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Fatty acid conjugated BNA antisense oligonucleotides exhibit enhanced uptake into muscle

Conjugation of antisense oligonucleotides containing bridged nucleic acids (BNAs) to palmitic acid enhances the uptake by targeted cells as well as their potency.

Prakash et al. in 2019 reported a detailed study of fatty acids conjugated to BNA modified antisense oligonucleotides containing phosphorothioate linkages. In phosphorothioate linkages (PS), a sulfur atom replaces the nonbridging oxygen, conferring resistance to digestion by nucleases. The study revealed that palmitic acid conjugated to phosphorothioate antisense oligonucleotides (PS ASOs) enhances the PS ASOs affinity to serum albumin and the potency of the ASOs in muscle tissue.

Nucleic acid-based therapeutics are promising candidates for targeting genes linked to diseases considered as undruggable. It is now well known that the conjugation of tri-antennary N-acetyl galactosamine (GalNac) to antisense oligonucleotides enhances ASO uptake into hepatocytes through asialoglycoprotein receptor (ASGR)-mediated internalization by 10- to 60-fold. The targeted receptor is a C-type lectin predominantly displayed on the plasma membranes of hepatocytes.

Figure 1: Example of antisense oligonucleotide conjugated to trieantennary GalNac.

As another example, a recent study revealed that conjugation of ASOs to a ligand of the glucagon-like peptide-1 receptor (GLP1R) improved uptake of the ASO by pancreatic β-cells and enhanced its potency by more than 50 fold. In this study, the GLP1R peptide antagonist eGLP1 (H(Aib)EGTFTSDVSSYLEQAAKEFIAWLVKGGPSSGAPPPSC was conjugated to the ASO modified with BNAs.


Figure 2: Antisense oligonucleotide conjugated to eGLP1.

For targeting expressed genes in muscle cells, the functional uptake of ASOs in muscle is essential for the development of therapeutics. The oxidation of long-chain fatty acids in skeletal and cardiac muscle provides the fuel needed for contractile work. In the blood, fatty acids are either complexed to albumin or covalently bound in triacylglycerols. Here they form a neutral lipid core of circulating triglyceride-rich lipoproteins such as chylomicrons or very-low-density lipoproteins. It appears that the interaction of the albumin-fatty acid complex with the endothelial membrane facilitates fatty acid uptake. The transport protein serum albumin is the most abundant plasma protein in human blood. Serum albumin is synthesized in the liver and released into the bloodstream. Albumin has several hydrophobic pockets that bind fatty acids and steroids, including a variety of drugs.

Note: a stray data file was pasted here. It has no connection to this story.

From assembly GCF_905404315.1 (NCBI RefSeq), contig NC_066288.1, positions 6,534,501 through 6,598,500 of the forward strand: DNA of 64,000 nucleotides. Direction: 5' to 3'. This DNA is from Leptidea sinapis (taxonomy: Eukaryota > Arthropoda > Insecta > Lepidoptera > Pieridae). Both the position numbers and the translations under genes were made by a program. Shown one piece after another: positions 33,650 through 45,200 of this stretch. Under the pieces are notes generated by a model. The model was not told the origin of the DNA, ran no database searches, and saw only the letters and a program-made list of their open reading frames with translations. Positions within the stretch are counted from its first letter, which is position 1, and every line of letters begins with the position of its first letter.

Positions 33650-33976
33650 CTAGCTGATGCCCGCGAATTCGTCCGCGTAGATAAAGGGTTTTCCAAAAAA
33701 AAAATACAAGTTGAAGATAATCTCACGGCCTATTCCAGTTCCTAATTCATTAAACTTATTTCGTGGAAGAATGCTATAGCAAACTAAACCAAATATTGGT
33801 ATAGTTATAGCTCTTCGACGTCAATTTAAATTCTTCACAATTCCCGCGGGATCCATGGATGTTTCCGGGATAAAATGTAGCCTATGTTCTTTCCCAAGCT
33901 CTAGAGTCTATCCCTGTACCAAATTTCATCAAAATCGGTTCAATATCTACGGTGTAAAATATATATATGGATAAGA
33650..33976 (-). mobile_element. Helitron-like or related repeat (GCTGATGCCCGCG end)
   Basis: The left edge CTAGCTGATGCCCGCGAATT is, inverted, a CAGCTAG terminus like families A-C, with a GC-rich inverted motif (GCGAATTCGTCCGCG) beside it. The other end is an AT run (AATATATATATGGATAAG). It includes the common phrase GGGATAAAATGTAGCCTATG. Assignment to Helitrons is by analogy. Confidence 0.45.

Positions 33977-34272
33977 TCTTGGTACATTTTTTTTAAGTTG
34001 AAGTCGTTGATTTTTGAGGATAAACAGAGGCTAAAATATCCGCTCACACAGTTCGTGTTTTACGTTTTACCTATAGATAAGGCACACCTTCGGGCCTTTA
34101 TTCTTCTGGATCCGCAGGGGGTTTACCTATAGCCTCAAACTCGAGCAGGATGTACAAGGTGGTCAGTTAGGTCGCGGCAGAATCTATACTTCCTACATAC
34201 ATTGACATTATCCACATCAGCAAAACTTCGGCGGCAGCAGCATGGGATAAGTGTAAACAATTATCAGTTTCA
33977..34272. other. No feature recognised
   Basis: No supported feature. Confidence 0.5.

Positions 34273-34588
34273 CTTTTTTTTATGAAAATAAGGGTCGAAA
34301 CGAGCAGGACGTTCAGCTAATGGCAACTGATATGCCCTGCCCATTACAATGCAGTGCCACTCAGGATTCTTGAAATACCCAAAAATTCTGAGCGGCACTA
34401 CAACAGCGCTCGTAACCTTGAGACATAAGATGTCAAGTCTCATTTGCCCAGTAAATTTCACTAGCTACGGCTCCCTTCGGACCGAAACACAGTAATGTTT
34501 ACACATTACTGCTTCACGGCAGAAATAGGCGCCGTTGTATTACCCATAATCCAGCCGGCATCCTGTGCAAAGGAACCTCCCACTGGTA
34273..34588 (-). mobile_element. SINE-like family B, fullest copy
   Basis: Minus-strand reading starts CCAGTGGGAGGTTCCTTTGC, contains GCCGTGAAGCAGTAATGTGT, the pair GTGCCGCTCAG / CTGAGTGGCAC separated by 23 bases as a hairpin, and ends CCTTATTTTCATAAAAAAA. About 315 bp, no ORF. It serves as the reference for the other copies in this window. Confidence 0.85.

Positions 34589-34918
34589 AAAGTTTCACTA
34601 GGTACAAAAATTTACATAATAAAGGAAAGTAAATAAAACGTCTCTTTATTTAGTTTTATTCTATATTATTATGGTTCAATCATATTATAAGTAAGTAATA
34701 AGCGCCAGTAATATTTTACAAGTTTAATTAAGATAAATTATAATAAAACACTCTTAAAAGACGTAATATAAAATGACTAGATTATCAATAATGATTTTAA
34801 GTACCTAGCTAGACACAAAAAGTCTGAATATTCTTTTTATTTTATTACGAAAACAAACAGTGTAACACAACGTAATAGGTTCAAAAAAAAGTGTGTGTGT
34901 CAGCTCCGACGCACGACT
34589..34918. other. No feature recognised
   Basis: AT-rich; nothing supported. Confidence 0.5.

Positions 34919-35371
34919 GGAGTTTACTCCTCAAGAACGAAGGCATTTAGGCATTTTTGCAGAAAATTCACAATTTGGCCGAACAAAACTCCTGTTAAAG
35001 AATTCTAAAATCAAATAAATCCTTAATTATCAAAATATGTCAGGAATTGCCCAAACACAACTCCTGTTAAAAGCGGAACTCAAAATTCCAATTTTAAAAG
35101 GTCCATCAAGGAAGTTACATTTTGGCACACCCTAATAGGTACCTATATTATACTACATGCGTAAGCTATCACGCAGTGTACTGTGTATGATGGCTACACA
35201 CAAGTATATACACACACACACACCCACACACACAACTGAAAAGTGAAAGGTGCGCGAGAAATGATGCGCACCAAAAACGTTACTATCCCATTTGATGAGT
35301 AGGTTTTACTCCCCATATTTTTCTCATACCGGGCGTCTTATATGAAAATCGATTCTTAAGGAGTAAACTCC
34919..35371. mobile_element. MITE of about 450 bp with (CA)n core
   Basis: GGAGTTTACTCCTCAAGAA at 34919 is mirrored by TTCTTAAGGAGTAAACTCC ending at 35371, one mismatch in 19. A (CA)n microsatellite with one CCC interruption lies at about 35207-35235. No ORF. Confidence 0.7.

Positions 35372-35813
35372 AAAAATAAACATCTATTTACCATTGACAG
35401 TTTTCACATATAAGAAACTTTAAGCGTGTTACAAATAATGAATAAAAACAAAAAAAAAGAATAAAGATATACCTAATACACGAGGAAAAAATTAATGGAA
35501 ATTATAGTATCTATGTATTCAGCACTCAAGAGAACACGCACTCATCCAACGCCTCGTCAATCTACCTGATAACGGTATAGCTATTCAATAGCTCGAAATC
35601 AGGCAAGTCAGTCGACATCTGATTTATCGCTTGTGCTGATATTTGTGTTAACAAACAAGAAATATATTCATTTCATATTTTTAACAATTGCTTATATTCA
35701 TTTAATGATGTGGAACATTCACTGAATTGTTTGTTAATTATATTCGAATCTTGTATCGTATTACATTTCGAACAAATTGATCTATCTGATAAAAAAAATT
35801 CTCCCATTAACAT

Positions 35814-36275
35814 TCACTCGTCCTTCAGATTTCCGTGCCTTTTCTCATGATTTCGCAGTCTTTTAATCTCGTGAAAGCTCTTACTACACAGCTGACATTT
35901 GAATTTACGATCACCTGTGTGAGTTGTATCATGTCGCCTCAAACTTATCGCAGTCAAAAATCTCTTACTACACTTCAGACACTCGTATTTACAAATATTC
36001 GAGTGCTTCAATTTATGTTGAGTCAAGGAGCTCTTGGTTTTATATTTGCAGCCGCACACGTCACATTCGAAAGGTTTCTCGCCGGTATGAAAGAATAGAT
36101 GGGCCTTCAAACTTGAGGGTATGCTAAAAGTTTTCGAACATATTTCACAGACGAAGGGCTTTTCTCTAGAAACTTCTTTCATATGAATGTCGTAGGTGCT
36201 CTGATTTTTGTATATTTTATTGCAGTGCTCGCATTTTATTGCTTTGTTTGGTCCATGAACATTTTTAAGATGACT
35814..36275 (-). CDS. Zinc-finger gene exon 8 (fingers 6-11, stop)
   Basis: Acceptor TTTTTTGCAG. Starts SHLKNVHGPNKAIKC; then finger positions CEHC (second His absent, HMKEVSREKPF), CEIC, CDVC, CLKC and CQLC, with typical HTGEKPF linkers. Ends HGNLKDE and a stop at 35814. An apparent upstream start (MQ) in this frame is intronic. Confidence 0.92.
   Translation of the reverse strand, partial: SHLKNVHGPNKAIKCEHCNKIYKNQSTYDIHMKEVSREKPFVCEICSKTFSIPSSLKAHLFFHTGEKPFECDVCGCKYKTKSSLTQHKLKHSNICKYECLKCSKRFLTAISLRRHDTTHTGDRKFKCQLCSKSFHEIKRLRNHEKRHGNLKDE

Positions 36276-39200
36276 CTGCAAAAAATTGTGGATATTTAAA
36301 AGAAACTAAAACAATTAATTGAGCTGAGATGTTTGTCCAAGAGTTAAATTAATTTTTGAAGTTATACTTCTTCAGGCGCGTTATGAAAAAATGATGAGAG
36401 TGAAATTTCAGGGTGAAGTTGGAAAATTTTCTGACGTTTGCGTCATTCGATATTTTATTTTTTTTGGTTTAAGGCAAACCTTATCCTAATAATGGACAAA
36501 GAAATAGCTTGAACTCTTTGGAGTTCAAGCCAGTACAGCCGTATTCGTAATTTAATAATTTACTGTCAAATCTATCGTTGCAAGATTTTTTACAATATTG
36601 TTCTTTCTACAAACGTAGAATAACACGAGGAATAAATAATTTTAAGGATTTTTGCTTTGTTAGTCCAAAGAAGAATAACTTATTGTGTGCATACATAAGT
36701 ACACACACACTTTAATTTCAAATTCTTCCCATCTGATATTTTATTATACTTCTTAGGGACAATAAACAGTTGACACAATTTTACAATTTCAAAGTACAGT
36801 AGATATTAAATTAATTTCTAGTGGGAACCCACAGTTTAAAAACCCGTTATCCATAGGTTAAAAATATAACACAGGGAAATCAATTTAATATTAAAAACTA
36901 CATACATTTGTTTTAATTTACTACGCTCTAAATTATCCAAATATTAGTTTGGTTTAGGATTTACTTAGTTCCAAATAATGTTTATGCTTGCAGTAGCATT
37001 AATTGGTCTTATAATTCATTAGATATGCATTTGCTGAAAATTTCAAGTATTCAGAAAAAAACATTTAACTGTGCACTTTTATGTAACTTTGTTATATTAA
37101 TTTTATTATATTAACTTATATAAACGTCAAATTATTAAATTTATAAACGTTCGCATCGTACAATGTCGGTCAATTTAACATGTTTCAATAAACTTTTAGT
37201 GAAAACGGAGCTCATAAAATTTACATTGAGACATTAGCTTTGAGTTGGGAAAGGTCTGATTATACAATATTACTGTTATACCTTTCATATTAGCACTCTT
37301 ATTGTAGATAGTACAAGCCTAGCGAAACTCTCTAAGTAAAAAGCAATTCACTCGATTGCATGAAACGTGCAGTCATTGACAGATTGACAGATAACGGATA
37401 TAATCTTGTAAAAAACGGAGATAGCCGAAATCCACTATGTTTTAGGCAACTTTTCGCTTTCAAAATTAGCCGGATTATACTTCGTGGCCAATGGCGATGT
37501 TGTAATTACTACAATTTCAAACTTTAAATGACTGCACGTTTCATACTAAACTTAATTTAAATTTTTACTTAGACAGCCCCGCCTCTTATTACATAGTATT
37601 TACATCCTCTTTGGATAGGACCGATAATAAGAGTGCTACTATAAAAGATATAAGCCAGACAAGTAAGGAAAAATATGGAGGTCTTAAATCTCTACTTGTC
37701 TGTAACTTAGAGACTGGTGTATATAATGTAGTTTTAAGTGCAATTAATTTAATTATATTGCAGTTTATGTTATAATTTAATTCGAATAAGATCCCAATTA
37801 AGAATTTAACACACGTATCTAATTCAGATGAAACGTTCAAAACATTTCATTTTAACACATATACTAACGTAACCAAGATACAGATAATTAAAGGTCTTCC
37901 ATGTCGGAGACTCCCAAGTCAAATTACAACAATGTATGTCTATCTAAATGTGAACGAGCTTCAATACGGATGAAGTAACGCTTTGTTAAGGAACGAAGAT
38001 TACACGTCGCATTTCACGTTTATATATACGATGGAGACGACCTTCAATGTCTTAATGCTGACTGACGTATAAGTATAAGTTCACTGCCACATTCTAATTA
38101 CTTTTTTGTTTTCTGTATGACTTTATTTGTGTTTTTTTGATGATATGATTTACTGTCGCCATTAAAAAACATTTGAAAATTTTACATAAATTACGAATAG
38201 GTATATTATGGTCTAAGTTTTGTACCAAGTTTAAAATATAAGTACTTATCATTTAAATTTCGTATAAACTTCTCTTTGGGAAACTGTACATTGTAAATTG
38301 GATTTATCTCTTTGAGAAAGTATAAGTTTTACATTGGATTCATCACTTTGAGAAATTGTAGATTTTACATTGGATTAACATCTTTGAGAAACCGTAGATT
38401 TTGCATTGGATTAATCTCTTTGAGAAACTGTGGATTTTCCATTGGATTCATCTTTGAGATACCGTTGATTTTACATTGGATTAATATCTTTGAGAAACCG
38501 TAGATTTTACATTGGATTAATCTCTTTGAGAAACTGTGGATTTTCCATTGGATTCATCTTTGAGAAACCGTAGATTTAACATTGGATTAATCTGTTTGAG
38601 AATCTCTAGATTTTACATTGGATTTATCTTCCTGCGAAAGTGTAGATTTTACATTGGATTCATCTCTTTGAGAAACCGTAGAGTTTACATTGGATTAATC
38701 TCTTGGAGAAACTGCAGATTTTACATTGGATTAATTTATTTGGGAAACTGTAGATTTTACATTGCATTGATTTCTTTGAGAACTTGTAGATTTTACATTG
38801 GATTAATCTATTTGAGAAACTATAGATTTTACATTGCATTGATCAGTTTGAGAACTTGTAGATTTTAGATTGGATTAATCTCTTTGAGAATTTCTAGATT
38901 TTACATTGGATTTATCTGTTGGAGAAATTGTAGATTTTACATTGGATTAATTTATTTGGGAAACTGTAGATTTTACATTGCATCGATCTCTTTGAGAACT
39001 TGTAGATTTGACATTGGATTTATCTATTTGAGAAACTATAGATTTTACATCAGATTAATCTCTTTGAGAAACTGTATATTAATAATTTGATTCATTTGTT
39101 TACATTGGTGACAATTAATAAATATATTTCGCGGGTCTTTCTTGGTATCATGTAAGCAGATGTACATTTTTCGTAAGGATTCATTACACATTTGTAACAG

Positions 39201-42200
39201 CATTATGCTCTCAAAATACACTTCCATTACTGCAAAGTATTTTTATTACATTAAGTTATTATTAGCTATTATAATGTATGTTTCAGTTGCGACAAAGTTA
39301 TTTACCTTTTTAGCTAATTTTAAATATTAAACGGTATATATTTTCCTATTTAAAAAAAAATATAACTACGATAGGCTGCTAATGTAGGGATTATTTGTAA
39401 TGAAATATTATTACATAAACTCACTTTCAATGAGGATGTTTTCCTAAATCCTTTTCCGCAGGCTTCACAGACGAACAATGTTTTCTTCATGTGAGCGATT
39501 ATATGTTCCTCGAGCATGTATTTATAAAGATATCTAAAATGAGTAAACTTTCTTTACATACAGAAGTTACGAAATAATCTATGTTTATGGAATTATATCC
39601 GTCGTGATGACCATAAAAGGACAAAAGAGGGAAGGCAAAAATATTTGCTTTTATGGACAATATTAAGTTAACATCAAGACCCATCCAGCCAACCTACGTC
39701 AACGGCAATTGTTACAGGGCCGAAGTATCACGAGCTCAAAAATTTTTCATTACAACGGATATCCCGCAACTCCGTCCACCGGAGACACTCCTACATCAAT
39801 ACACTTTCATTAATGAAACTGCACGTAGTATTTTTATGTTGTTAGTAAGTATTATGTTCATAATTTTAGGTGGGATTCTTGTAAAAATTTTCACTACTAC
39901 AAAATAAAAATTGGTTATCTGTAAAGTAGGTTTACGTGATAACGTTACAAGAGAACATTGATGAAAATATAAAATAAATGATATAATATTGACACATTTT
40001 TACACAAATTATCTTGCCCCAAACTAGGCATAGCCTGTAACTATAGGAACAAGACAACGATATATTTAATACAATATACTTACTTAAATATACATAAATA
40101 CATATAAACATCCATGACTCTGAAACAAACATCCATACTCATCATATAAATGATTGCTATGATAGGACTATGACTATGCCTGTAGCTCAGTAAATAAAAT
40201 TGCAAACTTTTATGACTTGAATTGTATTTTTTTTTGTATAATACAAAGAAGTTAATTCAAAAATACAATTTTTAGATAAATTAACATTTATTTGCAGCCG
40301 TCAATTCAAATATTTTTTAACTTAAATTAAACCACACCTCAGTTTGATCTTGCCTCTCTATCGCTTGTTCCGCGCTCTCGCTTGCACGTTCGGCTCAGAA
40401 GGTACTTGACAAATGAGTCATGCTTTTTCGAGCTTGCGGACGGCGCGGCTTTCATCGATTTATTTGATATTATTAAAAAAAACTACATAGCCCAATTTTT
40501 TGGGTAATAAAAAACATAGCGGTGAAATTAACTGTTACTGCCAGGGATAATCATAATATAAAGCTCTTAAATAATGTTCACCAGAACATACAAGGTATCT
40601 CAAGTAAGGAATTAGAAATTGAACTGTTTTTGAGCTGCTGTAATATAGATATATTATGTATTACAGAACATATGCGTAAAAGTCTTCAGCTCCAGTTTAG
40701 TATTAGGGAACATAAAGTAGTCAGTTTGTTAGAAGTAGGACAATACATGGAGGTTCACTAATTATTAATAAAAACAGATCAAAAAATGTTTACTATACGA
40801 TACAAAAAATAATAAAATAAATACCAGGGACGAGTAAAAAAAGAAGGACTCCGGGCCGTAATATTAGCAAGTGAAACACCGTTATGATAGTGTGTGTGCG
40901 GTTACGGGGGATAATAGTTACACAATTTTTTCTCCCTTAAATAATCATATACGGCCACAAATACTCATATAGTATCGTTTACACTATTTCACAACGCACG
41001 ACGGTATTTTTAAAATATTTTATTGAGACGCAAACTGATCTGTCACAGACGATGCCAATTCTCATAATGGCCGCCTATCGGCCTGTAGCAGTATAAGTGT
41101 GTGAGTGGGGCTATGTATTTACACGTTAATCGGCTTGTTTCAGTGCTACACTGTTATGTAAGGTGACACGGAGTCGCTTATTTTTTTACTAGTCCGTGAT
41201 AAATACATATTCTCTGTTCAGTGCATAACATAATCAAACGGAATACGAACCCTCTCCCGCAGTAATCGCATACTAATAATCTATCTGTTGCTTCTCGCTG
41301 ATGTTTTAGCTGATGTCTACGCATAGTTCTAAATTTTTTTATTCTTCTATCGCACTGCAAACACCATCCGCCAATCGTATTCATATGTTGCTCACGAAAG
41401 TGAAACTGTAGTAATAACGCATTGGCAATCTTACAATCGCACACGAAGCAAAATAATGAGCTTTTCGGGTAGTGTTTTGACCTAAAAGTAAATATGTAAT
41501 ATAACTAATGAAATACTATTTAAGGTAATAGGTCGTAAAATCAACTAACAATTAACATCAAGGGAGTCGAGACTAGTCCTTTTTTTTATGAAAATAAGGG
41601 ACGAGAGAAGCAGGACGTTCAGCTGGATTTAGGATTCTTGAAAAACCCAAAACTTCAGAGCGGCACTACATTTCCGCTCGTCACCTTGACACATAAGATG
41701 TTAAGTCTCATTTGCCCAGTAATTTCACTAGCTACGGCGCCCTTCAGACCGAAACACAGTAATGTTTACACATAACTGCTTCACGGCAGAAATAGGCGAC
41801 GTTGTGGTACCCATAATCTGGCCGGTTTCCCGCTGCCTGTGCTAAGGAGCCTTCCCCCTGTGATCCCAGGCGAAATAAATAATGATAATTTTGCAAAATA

Prakash et al. investigated the affinity of ASO fatty acid conjugates to plasma proteins with the goal to enhance the uptake of ASO fatty acdi conjugates by muscle cells from the bloodstream. The study, performed in a mouse model, found that ASO conjugates containing fatty acid chains in length from 16 to 22 carbon moieties showed improved binding affinities to plasma proteins. As determined by the study, ASOs conjugated to palmitic acid improved the potency of ASOs targeting dystrophia myotonica protein kinase (DMPK), caveolin-3(Cav3), cluster of differentiation 36 (CD36), and metastasis-associated in lung adenocarcinoma transcript 1 (Malat-1) in muscle tissue.


Figure 3: Antisense oligonucleotide conjugated to palmitic acid.


Figure 3: Structures of Human Serum Album (A; HSA PDB ID 1BM0) and HSA-palmitoyl complex (B; PDB ID 1E7H).

Human serum albumin (HSA) is an abundant plasma protein. HSA is responsible for the transport of fatty acids and also binds a wide range of drug compounds. Sugio et al. in 1999 reported the crystal structure of human serum albumin. The protein structure showed that Cys34 is the only cysteine with a free sulfhydryl group that does not participate in a disulfide linkage with any external ligand. The research group identified three tentative binding sites for long-chain fatty acids located at the surface of each protein domain. Bhattacharya et al. in 2000 solved the structure of human serum albumin in complex with palmitic acids and identified a total of 11 different fatty acid binding sites.
 

Reference

Ämmälä C, Drury WJ 3rd, Knerr L, Ahlstedt I, Stillemark-Billton P, Wennberg-Huldt C, Andersson EM, Valeur E, Jansson-Löfmark R, Janzén D, Sundström L, Meuller J, Claesson J, Andersson P, Johansson C, Lee RG, Prakash TP, Seth PP, Monia BP, Andersson S. Targeted delivery of antisense oligonucleotides to pancreatic β-cells. Sci Adv. 2018 Oct 17;4(10):eaat3386. [PMC]

A A Bhattacharya 1, T Grüne, S Curry.;  Crystallographic analysis reveals common modes of binding of medium and long-chain fatty acids to human serum albumin. J Mol Biol. 2000 Nov 10;303(5):721-32. [PubMed]

Juliano RL. The delivery of therapeutic oligonucleotides. Nucleic Acids Res. 2016 Aug 19;44(14):6518-48. [PMC].

Prakash TP, Mullick AE, Lee RG, Yu J, Yeh ST, Low A, Chappell AE, Østergaard ME, Murray S, Gaus HJ, Swayze EE, Seth PP. Fatty acid conjugation enhances potency of antisense oligonucleotides in muscle. Nucleic Acids Res. 2019 Jul 9;47(12):6029-6044. [PMC]

Roberts, T.C., Langer, R. & Wood, M.J.A. Advances in oligonucleotide drug delivery. Nat Rev Drug Discov 19, 673–694 (2020). [Nature

S Sugio 1, A Kashima, S Mochizuki, M Noda, K Kobayashi. ; Crystal structure of human serum albumin at 2.5 A resolution. Protein Eng. 1999 Jun;12(6):439-46. [PubMed

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